Corn harvest is in full swing around here, and soybean harvest is getting started! The last time we looked at this corn field was just two weeks ago – I took photos on 9/16, and thought that there would still be a few weeks before the field was harvested. Well, it was harvested just a few days later, on 9/23!
Just so you don’t forget, this is what the field looked like on 9/16…
There’s a big difference now! Farmers use a piece of equipment called a combine to harvest corn. The combine cuts the corn stalks close to the ground, but leaves corn stubble about 12 inches tall.
The combine separates the corn cobs from the stalks and the corn kernels from the cobs. It collects all the corn kernels, but spits out the cob, the husk from around the cob, and the rest of the stalk. This is called the “residue.”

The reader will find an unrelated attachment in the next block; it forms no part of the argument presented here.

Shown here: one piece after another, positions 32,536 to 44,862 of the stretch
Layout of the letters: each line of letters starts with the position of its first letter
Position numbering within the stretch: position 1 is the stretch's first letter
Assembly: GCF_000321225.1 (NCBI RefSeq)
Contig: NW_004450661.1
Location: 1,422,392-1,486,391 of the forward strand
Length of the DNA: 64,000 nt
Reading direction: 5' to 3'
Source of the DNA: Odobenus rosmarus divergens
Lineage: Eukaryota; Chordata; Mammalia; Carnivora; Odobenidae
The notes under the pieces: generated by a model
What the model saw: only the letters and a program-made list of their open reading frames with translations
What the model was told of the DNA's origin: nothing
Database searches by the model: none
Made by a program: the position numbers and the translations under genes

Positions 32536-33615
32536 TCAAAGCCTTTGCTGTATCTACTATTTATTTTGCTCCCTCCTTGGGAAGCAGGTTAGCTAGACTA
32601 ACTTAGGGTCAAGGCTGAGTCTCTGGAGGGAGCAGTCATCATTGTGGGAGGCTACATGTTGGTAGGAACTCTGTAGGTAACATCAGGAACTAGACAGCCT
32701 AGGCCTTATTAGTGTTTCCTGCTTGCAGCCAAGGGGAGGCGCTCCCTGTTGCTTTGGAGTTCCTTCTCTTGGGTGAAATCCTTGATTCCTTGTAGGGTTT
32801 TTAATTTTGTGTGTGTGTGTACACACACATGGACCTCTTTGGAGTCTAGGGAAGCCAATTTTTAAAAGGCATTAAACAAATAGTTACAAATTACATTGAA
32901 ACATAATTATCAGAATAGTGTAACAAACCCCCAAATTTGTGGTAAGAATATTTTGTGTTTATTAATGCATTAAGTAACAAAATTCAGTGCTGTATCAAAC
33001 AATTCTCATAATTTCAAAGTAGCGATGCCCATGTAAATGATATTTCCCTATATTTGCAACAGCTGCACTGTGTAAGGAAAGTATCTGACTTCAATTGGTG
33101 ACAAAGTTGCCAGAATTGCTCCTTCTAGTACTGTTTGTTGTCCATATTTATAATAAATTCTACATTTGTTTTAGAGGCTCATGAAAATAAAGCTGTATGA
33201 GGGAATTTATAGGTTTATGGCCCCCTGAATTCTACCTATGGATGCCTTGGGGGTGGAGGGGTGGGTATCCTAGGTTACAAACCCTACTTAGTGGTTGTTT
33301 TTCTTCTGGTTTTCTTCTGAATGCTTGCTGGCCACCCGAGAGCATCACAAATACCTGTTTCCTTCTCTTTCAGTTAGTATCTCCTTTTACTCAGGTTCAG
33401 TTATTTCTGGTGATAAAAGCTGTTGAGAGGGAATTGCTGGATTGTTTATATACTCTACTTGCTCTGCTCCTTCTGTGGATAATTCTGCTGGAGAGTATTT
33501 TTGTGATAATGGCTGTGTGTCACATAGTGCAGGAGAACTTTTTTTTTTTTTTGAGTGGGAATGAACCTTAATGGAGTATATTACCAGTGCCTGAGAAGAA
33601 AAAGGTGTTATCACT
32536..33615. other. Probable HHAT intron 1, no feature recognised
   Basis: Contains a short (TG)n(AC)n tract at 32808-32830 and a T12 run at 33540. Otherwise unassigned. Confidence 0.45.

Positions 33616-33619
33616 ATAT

Combines are very efficient, but they aren’t 100% efficient. There is always a little bit of waste where an ear here or there will “escape” from the combine and be left on the ground. (You can just barely see an ear of corn still in the husk on the right side of this photo. There’s an empty cob on the left.)
Farmers will leave this residue on the field. It helps to control erosion from wind and rain, and as it breaks down it will be a natural fertilizer for next year. Some farmers will till the residue back into the ground (mix it in with the top layers of dirt) either later this fall or in the spring. Some farmers use no-till practices, where they leave the residue on top of the ground and then just plant through it next year. The type of soil determines whether or not a farmer can use no-till practices. Soils that are very hard and compacted are difficult to manage and farm with no-till practices.
Even though the corn kernels are yellow, the cob from this field corn is red. On most sweet corn, the cob will be white or pale yellow. This is just a difference in the variety of corn.
I wasn’t able to get photos of this corn field being harvested, but I do have some photos of another corn field being harvested two years ago. I’ll use some of those photos to demonstrate the basics of how a combine works in a few weeks.